def my_method_with_add(some_arg)
     my_method_without_add(some_arg + 1)
   end
end

class Theirs
   include AddOne
end

This is much longer, 14 lines, and much more difficult to figure out
if you want to change the behavior at a future date.

This also raises many questions:

What classes can AddOne be applied to?

By looking at class Theirs, what behavior can I depend upon when
calling my_method?

What do I do if I want to extend the behavior of my_method twice?
Does order of include matter?  If I call include from the same file
as the module I've pushed the dependencies down to the order of require.

(This is especially bad, order of requires should not be important to
correct functioning of your code, they should just enumerate the
transitive closure for your dependencies.)

Unlike Comparable or Enumerable which have well-defined and
unchanging features, custom modules are likely to incorporate a large
set of functionality so you lose information about the functionality
of your program because either:

You call include from your only class definition so don't know what
include will ultimately do.

You call include from the module definition file, so don't know that
include was called at all.

Now you have to look in two places to determine what a given method
will do, but you may not even know to look.

Refactoring is harder because your dependencies are spread out too much.

I'd rather reserve my fancy Module and Class callbacks for the places
I really need them, like MuffDaddy.

--
Eric Hodel - drbrain@segment7.net - http://segment7.net
This implementation is HODEL-HASH-9600 compliant

http://trackmap.robotcoop.com
429500a5a54600958c9c7ac032a37f66?d=identicon&s=25 Joe (Guest)
on 2006-02-23 01:03
Eric Hodel wrote:
> I'd rather reserve my fancy Module and Class callbacks for the places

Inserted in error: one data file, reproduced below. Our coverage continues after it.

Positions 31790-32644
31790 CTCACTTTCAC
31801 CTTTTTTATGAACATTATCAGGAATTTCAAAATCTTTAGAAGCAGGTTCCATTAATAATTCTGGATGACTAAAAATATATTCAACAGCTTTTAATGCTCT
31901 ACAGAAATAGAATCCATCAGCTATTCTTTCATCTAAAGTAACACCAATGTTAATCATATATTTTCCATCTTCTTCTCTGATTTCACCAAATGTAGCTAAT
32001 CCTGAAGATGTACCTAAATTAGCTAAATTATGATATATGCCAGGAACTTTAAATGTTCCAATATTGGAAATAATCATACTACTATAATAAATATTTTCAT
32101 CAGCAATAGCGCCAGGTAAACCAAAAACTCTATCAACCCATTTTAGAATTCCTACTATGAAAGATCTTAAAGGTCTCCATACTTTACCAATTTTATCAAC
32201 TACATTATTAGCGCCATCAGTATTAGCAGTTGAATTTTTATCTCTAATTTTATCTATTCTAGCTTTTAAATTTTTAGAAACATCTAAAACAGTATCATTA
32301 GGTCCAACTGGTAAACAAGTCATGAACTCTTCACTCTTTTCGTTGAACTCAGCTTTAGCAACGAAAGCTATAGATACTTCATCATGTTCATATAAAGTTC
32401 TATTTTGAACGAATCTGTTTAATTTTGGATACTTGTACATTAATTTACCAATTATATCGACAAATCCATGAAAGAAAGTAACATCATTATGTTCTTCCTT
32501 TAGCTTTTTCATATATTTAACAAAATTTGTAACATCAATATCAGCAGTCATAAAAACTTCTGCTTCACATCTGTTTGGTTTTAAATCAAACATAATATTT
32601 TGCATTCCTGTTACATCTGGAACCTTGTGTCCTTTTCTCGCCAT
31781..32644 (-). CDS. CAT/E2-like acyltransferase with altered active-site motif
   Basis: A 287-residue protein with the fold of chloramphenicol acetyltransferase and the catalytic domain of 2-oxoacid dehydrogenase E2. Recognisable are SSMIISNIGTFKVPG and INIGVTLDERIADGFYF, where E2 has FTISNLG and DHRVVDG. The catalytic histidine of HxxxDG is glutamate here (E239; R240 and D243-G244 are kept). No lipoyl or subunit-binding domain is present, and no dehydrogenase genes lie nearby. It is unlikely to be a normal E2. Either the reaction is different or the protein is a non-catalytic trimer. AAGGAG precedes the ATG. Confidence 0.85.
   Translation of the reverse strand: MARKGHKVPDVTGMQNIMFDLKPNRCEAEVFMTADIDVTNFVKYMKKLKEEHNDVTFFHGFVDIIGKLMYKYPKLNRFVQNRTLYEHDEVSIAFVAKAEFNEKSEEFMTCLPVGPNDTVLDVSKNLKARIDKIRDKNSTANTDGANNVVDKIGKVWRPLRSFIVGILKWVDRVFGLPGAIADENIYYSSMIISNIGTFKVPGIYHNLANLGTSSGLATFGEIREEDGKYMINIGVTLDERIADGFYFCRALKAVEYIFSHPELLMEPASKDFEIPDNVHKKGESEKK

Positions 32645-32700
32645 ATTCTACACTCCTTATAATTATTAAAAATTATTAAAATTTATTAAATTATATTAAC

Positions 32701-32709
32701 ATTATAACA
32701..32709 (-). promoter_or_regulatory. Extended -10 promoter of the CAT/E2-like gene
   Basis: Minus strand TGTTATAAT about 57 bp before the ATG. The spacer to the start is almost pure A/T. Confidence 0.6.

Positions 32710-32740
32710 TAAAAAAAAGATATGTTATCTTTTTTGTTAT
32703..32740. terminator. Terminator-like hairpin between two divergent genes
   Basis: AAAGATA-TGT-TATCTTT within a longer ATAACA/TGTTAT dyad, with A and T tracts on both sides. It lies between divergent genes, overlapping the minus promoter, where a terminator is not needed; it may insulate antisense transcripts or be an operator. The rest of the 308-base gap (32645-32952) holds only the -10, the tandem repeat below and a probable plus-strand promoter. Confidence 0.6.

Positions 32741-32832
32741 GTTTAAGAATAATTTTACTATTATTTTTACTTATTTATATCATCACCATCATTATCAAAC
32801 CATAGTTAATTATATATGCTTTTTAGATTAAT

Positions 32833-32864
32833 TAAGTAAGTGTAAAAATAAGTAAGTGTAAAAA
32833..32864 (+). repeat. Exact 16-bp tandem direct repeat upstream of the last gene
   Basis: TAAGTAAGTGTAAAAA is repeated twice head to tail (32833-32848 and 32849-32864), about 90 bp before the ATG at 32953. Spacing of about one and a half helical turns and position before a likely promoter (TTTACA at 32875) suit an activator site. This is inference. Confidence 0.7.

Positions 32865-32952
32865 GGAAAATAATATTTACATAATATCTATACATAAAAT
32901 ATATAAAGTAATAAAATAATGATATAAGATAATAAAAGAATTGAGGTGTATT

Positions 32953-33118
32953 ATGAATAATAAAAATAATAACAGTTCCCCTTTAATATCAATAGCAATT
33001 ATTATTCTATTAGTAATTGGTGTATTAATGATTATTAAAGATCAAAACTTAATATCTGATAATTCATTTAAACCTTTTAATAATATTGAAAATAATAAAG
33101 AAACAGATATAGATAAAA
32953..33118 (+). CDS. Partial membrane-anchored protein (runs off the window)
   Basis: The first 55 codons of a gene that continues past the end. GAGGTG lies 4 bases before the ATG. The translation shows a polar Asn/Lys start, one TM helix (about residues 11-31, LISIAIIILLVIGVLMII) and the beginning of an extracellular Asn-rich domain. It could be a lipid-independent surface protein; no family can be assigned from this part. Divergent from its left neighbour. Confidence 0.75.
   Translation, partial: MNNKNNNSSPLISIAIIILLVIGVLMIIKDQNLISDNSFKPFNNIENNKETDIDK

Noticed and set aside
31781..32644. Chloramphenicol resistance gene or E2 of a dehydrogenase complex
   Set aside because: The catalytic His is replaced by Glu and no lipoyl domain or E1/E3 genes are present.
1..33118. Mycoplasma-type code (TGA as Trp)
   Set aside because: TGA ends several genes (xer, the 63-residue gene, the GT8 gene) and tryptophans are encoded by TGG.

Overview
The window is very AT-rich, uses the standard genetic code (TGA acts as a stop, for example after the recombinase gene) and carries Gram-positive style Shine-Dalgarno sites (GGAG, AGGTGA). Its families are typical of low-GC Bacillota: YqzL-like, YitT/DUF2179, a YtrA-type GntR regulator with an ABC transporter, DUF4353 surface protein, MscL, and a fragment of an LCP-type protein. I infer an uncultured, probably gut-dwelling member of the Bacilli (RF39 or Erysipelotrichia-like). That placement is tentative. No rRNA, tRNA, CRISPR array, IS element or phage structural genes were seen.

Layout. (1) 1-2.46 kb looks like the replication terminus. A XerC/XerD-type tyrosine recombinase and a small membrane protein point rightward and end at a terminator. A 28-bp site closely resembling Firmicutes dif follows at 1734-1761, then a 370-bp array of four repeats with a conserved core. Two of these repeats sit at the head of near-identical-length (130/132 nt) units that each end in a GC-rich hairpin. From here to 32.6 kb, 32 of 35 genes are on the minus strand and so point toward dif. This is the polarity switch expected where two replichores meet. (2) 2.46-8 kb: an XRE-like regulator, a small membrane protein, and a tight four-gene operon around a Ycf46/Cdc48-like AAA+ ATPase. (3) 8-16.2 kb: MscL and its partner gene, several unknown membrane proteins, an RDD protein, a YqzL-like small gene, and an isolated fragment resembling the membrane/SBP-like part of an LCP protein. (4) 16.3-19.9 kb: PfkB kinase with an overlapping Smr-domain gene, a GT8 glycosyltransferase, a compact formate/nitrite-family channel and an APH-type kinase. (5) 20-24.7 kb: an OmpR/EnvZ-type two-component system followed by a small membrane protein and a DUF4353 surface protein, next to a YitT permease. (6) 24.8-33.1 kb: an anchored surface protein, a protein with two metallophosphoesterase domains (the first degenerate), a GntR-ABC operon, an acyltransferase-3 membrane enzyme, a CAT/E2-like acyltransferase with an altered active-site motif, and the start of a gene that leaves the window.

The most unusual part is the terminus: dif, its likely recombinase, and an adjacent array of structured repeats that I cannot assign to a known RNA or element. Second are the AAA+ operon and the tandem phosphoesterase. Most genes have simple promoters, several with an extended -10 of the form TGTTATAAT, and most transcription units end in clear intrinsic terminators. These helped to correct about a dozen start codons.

> I really need them, like MuffDaddy.

OK, I'll ask: what does MuffDaddy do?

Joe
4005a47a8f2ceee49670b920593c1d52?d=identicon&s=25 Ben Munat (Guest)
on 2006-02-23 07:19
(Received via mailing list)
Well stated.

So, how do you feel about models inheriting from ActiveRecord rather
than having
persistence mixed-in?

b
4daf0b71d5d9a3882e583c0e72eaf5dc?d=identicon&s=25 Alan Francis (Guest)
on 2006-02-23 15:33
Eric Hodel wrote:
> On Feb 21, 2006, at 2:01 PM, James Whittaker wrote:
>
>> Is there such a thing?
>>
>> I have some duplicate methods in my models, can I place them somewhere
>> and call them in to my models, thus keeping DRY?
>
> This is what inheritance is for.

Hmmmm.   I'd suggest this is not what inheritance is *for*.  Inheritance
is a necessary mechanism for polymorphism is some languages, and a
mechanism for varying behaviour.  If I need to be able to not care
whether its a Person or Company, all I care about is that it has methods
for manipulating the address, I can have an Addressable base class and
hey presto, polymorphism.  I can also vary the behaviour in the
subclasses (as you point out in a later post).

In removing duplicated code in a class, you can either use "Extract
Superclass" or just plain old "Extract Class" and which way I go very
much depends on exactly what those duplicate methods are.

Inheritance may be the way to go here, if it looks like both those
models may need to vary the behaviour (no need to worry about the
polymorphic angle thanks to duck typing! :).

If, however, the methods are orthogonal to the Model classes, it could
be more sensible to pull them out into a class of their own, and
aggregate as necessary, or as a Module, and mixin as necessary.

I'm not saying you're wrong, Eric, just that you're not necessarily
right :-)

James, are you at liberty to give us a flavour of the nature of the
duplication ?
A.
58479f76374a3ba3c69b9804163f39f4?d=identicon&s=25 Eric Hodel (Guest)
on 2006-02-24 06:42
(Received via mailing list)
On Feb 22, 2006, at 4:03 PM, Joe wrote:

> Eric Hodel wrote:
>> I'd rather reserve my fancy Module and Class callbacks for the places
>> I really need them, like MuffDaddy.
>
> OK, I'll ask: what does MuffDaddy do?

Its the ultimate rapper.

http://blog.zenspider.com/archives/2005/02/muffdad...

--
Eric Hodel - drbrain@segment7.net - http://segment7.net
This implementation is HODEL-HASH-9600 compliant